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Her Kind of Town

Grace Gealey’s acting work kept bringing her back to Chicago—and finally to her big break on Empire.

 

Grace Gealey

Grace Gealey, who plays the vindictive vixen Anika Calhoun—or as she is better known to TV viewers, “Boo Boo Kitty”—in the blockbuster Fox music-industry drama Empire, can say with certainty Chicago is her kind of town. True, the series that provided her career breakthrough is filmed here—but she was acting in the city long before landing the role.

“After I graduated with my MFA [from the University of California, Irvine], I moved to New York because I wanted to do everything! Theater, TV, film!” the Pennsylvania-born, Cayman Islands-reared beauty recalls. “I didn’t realize how small a fish you can be in a big ol’ pond. Auditioning becomes your job, and it’s so common to not get a callback. But I was booking a lot of Chicago gigs out of New York. It was so strange how my work kept bringing me here, and I just loved it. The city is so charming; so very welcoming. So I moved to Chicago and signed with an amazing agency, Paonessa, and just got to it.”

Chicago provided her both a series and a husband; Gealey married Empire co-star Trai Byers last April. “I think our training in theater helps us on the set,” she says.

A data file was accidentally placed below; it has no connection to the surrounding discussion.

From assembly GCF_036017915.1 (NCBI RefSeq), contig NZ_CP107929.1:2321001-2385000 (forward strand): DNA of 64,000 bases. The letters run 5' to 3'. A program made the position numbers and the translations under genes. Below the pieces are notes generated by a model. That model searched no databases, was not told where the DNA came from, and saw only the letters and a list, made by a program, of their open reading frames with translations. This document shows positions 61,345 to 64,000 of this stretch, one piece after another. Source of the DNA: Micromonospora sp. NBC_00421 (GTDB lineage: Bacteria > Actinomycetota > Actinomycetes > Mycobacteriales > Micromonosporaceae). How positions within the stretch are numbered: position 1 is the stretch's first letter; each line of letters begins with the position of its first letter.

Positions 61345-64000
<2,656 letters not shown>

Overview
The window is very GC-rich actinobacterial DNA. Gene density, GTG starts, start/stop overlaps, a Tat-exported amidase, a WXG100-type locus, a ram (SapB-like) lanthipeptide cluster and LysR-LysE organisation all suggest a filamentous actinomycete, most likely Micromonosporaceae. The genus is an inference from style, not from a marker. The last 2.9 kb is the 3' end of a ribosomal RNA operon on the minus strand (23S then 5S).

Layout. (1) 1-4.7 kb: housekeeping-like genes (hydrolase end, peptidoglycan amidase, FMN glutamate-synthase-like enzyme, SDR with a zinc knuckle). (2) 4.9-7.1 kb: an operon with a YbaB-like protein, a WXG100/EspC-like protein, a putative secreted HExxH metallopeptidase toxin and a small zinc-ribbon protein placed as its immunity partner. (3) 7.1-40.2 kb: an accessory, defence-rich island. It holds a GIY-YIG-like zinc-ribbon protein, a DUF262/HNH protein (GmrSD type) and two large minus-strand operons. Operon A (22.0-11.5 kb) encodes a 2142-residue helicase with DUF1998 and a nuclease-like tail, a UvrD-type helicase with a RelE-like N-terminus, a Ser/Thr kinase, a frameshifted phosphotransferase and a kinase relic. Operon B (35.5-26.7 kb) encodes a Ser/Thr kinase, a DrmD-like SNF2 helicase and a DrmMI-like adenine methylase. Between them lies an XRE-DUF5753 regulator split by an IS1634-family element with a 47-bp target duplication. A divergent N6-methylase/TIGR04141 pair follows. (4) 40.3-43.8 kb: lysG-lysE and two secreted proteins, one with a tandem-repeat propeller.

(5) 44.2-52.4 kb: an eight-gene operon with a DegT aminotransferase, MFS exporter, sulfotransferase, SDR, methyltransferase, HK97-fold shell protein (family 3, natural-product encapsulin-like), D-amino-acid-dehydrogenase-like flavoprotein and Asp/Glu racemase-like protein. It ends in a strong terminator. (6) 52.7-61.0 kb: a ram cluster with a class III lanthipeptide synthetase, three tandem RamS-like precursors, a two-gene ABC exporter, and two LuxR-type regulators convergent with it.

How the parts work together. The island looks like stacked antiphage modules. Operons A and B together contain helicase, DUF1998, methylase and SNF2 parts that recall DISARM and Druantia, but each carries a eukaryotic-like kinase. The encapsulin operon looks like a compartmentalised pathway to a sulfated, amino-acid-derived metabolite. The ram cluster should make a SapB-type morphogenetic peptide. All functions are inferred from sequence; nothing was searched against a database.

“We’re there to work, and we are fully in character mode.”

One of the role’s demands is that she frequently appears in various stages of undress, displaying her lingerie-clad body to millions each week. She has a plan for that.

“The truth is, I have a personal trainer. I have to work out four to five days a week, and I work out tremendously hard,” she says. “I think that’s the key. When you work out so hard, you think twice about what you eat. And that sucks, because Trai and I love to eat!”

Next to their passion for history and museums (“We go to the Shedd more than we probably should,” she laughs), the couple indulges in Chicago’s embarrassment of fine dining. “Sunday brunch at Shaw’s, Joe’s Stone Crab, Kinzie Chophouse is phenomenal, Signature Lounge,” she rhapsodizes. “We’re like regulars everywhere.”